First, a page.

There are a number of cultural norms, regulations and corporate policies in Japan that either increase the risk to entrepreneurs or inhibit their ability to create wealth, which are creating real barriers to entrepreneurship.
As my previous blog mentioned, Japan does not have an innovation challenge – rather, it has a challenge with scaling innovation through entrepreneurship and intrapreneurship.
A definition of entrepreneurship is to ‘undertake a business venture or initiative that involves the assumption of some risk in order to create wealth.’ In Japan, however, there are a number of cultural norms, regulations and corporate policies that either increase the risk to entrepreneurs or inhibit their ability to create wealth – creating real barriers to entrepreneurship, whether inside or outside an organization.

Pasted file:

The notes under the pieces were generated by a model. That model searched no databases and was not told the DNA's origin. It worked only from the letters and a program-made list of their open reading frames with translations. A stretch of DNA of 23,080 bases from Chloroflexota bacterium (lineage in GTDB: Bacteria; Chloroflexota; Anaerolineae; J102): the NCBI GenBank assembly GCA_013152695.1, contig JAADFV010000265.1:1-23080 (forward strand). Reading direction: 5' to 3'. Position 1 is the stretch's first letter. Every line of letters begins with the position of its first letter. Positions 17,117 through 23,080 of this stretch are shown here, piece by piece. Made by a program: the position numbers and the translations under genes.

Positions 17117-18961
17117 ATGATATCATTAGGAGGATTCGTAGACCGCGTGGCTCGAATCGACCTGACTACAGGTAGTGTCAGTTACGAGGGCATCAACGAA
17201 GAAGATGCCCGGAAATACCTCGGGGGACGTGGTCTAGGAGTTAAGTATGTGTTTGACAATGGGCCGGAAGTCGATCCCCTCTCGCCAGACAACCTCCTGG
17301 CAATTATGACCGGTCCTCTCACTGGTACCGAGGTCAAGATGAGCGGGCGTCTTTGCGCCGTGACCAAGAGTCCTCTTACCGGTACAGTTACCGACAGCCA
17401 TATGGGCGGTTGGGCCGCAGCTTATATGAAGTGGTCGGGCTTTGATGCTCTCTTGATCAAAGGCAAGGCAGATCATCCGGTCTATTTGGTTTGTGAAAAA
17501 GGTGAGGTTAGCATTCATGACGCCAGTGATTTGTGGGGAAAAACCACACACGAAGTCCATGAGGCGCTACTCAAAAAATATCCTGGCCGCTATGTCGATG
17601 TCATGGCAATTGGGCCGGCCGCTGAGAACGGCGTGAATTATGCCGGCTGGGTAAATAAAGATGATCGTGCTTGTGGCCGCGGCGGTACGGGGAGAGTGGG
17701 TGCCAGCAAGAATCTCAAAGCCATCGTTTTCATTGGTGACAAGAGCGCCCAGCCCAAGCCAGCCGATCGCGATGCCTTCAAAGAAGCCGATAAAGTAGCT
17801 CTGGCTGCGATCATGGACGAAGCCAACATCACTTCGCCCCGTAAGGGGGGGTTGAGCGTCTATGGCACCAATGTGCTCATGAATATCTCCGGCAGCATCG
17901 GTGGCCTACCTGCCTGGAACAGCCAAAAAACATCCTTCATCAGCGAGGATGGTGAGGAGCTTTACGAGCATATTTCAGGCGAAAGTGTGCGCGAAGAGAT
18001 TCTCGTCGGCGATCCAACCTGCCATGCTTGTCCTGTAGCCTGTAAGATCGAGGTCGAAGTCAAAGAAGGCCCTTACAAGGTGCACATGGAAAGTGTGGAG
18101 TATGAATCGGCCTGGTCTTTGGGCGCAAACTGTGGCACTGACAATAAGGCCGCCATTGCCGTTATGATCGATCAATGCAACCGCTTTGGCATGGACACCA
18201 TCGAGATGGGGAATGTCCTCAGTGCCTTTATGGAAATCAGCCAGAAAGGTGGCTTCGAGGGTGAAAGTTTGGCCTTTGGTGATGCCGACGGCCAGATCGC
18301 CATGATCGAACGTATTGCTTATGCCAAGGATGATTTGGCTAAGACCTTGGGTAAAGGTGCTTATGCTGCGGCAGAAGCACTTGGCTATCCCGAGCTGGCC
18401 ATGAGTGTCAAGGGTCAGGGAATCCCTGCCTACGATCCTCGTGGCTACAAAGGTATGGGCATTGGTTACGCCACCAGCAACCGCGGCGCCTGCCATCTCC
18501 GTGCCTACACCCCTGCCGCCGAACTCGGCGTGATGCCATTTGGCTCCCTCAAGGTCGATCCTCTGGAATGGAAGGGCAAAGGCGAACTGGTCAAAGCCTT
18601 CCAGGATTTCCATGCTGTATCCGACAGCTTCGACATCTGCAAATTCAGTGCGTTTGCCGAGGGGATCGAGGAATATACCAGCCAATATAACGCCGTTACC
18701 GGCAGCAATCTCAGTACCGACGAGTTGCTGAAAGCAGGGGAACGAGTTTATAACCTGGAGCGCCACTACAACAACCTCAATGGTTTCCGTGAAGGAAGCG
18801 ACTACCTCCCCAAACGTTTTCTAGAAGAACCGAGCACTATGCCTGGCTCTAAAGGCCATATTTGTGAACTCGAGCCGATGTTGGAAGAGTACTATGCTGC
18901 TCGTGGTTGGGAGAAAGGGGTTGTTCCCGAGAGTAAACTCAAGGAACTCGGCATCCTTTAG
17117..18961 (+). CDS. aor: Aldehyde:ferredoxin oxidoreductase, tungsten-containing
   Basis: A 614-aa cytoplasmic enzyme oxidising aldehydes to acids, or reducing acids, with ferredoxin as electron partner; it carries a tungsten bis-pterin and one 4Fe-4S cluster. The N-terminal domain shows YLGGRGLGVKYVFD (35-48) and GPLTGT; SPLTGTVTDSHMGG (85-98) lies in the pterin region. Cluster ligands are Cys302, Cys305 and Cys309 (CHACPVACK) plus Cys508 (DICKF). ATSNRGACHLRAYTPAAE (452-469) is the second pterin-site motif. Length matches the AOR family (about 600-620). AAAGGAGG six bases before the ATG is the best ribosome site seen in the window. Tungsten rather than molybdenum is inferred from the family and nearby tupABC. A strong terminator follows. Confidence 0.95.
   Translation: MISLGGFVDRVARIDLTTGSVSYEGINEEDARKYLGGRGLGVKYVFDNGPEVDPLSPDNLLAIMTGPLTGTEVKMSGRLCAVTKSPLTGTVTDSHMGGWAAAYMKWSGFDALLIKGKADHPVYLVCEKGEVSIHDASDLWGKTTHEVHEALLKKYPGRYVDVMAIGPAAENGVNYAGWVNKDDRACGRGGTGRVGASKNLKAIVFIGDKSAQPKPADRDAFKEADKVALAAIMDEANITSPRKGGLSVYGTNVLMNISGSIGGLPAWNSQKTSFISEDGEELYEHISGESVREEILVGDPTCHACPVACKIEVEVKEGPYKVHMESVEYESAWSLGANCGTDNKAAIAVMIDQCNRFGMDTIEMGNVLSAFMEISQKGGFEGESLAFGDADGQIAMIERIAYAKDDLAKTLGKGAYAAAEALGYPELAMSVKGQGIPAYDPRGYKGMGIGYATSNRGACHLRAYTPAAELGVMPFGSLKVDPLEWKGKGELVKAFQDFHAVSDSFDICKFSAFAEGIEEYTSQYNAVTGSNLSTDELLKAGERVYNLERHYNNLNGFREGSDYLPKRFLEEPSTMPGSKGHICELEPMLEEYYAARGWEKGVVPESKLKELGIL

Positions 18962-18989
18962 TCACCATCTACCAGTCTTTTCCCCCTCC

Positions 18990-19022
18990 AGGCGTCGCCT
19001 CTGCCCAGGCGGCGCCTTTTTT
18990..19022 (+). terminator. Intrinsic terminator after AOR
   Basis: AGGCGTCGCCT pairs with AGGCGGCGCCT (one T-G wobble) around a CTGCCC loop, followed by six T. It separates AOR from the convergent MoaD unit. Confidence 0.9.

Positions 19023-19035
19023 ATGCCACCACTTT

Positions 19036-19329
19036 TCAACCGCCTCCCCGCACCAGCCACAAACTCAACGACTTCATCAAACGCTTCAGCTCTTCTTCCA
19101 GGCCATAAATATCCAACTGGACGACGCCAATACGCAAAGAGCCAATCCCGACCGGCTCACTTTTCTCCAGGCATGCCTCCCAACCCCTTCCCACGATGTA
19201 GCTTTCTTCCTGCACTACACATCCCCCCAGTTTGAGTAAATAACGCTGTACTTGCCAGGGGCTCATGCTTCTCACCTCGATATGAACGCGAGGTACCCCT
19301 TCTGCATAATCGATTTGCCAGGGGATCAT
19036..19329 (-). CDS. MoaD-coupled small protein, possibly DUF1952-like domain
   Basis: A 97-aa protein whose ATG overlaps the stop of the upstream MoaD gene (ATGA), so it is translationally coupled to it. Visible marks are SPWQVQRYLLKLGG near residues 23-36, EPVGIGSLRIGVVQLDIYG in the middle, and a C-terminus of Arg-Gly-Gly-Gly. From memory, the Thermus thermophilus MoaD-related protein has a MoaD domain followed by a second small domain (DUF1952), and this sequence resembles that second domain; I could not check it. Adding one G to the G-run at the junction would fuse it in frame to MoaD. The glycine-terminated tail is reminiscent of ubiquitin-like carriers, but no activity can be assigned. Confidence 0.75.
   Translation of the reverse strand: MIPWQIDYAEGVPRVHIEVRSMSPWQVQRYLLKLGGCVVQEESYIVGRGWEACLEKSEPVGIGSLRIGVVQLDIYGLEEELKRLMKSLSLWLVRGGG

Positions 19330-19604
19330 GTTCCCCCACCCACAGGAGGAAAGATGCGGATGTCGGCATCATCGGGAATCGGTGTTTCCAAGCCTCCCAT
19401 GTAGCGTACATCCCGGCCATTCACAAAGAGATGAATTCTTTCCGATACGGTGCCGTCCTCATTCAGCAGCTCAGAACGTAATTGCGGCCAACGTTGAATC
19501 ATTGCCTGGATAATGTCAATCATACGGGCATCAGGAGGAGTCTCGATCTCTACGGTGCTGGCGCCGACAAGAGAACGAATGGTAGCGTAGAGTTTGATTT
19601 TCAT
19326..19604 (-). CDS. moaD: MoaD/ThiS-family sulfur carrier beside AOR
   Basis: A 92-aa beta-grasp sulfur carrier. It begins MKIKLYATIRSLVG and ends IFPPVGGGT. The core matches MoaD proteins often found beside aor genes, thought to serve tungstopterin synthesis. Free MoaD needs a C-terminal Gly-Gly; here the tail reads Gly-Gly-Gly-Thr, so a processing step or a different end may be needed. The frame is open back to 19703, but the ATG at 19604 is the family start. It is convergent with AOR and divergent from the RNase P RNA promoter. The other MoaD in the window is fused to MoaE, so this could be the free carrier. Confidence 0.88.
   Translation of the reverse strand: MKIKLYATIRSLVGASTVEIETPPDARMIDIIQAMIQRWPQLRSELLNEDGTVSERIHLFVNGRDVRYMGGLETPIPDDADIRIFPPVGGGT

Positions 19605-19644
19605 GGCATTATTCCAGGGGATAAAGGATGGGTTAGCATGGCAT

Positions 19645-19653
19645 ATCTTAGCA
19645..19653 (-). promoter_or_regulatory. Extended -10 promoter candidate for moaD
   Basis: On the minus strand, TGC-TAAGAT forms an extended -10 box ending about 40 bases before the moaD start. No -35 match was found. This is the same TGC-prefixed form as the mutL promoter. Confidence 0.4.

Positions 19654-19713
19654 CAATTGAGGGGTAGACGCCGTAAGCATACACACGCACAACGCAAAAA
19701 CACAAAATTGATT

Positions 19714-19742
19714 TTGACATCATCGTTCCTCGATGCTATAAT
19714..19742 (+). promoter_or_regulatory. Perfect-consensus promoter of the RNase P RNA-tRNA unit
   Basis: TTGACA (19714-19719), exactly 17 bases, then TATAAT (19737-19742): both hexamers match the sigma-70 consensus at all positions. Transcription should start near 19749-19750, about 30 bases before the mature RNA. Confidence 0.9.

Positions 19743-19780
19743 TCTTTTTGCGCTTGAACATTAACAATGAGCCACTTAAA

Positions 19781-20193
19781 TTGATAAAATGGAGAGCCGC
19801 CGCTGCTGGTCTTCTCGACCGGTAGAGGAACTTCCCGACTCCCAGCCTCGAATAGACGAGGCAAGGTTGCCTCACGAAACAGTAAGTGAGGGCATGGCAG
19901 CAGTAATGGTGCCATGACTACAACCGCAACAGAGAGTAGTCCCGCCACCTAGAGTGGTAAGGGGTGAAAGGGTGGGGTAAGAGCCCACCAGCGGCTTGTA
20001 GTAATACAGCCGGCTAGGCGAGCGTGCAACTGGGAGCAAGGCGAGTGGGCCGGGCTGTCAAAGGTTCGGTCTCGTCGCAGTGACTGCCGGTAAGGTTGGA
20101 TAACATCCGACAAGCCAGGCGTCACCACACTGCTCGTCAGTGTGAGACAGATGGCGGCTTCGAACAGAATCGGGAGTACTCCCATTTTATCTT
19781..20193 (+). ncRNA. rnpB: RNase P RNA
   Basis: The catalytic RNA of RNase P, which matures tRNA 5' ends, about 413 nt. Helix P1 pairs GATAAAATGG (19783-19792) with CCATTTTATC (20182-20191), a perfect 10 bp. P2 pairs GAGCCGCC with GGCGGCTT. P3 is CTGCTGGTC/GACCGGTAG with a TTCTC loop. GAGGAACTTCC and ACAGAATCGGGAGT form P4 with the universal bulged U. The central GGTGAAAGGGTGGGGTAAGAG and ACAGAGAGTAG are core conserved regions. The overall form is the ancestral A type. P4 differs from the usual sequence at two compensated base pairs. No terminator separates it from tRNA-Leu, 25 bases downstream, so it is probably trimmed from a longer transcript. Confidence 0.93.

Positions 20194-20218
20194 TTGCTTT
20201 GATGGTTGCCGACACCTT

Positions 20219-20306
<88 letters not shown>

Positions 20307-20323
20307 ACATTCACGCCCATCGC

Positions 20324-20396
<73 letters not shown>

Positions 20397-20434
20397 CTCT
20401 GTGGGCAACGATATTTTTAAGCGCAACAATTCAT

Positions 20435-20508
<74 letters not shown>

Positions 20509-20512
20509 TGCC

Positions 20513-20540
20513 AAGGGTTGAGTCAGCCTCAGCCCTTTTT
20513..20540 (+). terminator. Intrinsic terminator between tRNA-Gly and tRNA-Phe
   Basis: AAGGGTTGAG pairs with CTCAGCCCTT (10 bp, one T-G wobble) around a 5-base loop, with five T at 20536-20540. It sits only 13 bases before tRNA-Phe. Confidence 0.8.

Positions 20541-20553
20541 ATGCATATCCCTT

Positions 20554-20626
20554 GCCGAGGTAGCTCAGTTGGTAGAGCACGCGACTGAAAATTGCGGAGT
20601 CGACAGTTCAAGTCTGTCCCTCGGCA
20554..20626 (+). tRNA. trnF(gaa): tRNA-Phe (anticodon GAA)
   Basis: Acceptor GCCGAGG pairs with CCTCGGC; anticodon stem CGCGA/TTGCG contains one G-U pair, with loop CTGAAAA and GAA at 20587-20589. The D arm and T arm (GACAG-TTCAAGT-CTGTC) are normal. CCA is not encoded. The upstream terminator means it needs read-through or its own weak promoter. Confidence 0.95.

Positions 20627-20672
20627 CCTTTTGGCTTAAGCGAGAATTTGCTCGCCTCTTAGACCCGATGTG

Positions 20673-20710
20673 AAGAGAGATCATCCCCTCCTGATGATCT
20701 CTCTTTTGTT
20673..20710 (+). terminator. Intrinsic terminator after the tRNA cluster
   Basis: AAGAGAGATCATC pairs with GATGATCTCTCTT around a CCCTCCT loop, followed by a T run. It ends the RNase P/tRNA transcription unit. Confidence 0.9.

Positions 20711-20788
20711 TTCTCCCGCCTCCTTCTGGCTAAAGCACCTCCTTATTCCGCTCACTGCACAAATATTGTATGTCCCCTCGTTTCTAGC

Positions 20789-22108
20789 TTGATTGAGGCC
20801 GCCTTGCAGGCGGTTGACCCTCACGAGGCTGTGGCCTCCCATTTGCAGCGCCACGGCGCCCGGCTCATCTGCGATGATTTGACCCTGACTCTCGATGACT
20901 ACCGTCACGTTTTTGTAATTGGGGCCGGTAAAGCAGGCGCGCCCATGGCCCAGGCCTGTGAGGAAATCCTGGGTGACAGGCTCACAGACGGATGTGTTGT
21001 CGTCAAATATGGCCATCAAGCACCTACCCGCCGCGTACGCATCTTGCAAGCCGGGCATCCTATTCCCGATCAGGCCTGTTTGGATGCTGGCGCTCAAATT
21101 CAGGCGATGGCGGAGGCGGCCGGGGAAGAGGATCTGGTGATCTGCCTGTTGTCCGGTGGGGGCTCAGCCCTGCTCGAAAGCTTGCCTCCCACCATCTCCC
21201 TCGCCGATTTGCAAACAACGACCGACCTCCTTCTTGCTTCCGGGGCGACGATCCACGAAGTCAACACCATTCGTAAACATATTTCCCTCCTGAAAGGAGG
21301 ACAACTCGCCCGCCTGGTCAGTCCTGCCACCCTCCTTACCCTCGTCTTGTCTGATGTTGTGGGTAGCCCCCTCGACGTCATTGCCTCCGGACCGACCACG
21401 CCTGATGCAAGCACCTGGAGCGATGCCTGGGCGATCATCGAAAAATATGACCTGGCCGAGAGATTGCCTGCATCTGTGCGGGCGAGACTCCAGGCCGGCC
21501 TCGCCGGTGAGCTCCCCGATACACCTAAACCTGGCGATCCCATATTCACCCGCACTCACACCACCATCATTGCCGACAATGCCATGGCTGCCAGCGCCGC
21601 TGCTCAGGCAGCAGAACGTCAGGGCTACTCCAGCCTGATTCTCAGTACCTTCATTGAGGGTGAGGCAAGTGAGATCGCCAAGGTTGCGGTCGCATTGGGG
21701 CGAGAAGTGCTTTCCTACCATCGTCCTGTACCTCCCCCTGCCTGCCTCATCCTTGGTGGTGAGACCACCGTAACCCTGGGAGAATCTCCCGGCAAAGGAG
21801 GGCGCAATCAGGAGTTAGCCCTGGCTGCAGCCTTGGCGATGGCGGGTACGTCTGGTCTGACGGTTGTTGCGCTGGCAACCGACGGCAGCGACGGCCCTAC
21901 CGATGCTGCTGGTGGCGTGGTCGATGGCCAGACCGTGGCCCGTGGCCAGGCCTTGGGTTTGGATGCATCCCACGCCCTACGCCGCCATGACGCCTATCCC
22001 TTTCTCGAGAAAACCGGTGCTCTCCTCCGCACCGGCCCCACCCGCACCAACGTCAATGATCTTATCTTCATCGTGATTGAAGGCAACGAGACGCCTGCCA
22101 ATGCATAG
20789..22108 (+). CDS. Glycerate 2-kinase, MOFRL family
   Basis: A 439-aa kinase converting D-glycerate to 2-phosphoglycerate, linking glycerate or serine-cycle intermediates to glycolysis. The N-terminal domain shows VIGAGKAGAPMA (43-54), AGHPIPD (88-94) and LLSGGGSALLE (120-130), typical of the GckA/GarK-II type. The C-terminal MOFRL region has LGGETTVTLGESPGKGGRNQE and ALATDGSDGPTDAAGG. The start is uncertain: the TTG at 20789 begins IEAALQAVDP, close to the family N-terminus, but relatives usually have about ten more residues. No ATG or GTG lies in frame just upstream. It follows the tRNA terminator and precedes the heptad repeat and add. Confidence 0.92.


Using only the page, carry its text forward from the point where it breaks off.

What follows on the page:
Given the significant risks involved and lack of outsized returns (whether economic or social), the above factors have conspired to create an almost pervasive “fear of failure” among potential entrepreneurs. To change this mindset, there needs to be a concerted effort to break down the barriers outlined above. In the next blog, I’ll outline a number of activities that can drive increased entrepreneurship in the country, many of which have already taken root.
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Paul Ford works in KPMG’s Transaction Services at the Tokyo office. His operations experience as a senior finance, legal and HR executive in the technology industry provides him with unique insights during the transaction process, particularly in viewing and addressing issues from a client perspective. In 2014, Paul launched KPMG FAS’ Internet Deal Advisory due diligence practice and has personally led the due diligence of over 25 internet / software business M&A transactions since 2012, both in-bound into Japan for foreign clients and overseas on behalf of Japanese clients.
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